Dissertation, University of Leeds (2020)

Plausibly, agents act freely iff their actions are responses to reasons. But what sort of relationship between reason and action is required for the action to count as a response? The overwhelmingly dominant answer to this question is modalist. It holds that responses are actions that share a modally robust or secure relationship with the relevant reasons. This thesis offers a new alternative answer. It argues that responses are actions that can be explained by reasons in the right way. This explanationist answer comes apart from the modalist answer. For it holds that actions are responses to reasons if they are explained by those reasons even if they don’t share a modally robust relationship. Explanationism thus offers a novel way of vindicating the intuition that alternative possibilities don’t matter to responding to reasons and (consequently) free agency. The key dialectical position the thesis develops is that both modalism and explanationism constitute attempts to capture he core type of relationship encoded by the notion of a response. Responses to reasons, at core, involve a non-accidental relationship between reason and action. We can either understand non-accidentality as a modal phenomenon – as a modally robust tracking between two facts. Or we can understand non-accidentality as an explanatory phenomenon – as a special explanatory relationship between two facts. According to my rival explanationist proposal, two facts share a non-accidental relationship iff we can give a unified explanation of why both obtain. Unified explanations are explanations of why [p&q] that cannot be decomposed into two (or more) separate independent explanations of p and of q. Consequently, according to explanationism about responding to reasons, actions are responses to reasons iff those reasons offer a rational explanation of the action that cannot be decomposed into separate independent components.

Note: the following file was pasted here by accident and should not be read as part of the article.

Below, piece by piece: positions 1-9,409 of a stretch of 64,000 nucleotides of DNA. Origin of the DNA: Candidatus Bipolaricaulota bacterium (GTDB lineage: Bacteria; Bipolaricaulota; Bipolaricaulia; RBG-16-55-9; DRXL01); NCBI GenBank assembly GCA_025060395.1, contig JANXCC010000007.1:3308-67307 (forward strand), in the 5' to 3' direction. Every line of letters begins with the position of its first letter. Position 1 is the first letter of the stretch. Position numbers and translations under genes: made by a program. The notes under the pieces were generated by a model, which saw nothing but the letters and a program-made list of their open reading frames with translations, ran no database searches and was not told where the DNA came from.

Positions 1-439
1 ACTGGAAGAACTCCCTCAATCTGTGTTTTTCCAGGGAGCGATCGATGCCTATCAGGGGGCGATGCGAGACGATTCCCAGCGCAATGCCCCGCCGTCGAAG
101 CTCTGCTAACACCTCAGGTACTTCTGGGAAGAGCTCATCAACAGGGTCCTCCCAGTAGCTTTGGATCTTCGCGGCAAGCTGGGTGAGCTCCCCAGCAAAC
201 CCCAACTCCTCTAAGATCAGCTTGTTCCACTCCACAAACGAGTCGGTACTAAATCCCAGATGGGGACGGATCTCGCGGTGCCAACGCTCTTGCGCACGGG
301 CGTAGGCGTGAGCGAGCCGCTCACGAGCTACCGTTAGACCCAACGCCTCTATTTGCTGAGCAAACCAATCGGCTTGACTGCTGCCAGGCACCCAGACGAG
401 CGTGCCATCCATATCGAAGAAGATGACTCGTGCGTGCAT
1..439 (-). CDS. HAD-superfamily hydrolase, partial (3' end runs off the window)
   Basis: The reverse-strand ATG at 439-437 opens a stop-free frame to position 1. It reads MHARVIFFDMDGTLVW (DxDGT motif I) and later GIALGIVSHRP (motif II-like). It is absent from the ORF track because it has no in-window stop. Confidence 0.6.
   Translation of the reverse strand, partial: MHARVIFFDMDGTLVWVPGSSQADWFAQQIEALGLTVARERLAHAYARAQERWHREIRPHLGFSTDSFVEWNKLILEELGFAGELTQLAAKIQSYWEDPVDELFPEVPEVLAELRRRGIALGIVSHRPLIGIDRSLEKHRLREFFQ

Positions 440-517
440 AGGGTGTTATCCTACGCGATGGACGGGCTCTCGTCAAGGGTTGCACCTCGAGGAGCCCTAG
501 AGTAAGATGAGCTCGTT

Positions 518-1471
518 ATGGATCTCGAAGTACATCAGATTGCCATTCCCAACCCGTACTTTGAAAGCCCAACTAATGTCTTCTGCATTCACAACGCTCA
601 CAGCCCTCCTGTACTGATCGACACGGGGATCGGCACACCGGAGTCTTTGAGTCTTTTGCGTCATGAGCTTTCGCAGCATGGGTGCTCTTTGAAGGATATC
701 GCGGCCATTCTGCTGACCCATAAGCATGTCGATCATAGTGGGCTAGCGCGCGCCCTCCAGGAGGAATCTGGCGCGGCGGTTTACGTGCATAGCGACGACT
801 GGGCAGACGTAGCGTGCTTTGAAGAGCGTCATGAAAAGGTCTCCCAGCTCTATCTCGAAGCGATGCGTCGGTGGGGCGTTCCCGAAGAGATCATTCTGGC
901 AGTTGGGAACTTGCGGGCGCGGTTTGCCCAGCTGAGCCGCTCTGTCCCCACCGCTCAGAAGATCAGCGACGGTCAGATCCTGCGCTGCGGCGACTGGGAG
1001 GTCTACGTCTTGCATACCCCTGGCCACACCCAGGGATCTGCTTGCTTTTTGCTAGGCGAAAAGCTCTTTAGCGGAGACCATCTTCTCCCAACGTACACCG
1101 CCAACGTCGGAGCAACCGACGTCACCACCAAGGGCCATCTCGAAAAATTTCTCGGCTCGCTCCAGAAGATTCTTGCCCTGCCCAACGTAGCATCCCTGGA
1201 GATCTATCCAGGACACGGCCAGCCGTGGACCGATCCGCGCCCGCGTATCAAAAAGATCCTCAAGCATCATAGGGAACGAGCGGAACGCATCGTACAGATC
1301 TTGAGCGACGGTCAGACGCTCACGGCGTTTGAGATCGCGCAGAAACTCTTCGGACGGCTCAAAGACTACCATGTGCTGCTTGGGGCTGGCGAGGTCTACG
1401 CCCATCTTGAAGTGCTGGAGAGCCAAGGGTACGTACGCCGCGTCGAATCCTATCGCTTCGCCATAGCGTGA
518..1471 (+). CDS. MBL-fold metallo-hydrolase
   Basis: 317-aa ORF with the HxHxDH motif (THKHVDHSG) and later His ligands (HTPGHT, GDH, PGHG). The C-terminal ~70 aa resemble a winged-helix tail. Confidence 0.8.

Keywords Free Will  Non-Accidentality  Reasons-Responsiveness  Rational Agency  Actual Sequence  Frankfurt Cases
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On What Matters: Two-Volume Set.Derek Parfit - 2011 - Oxford University Press.

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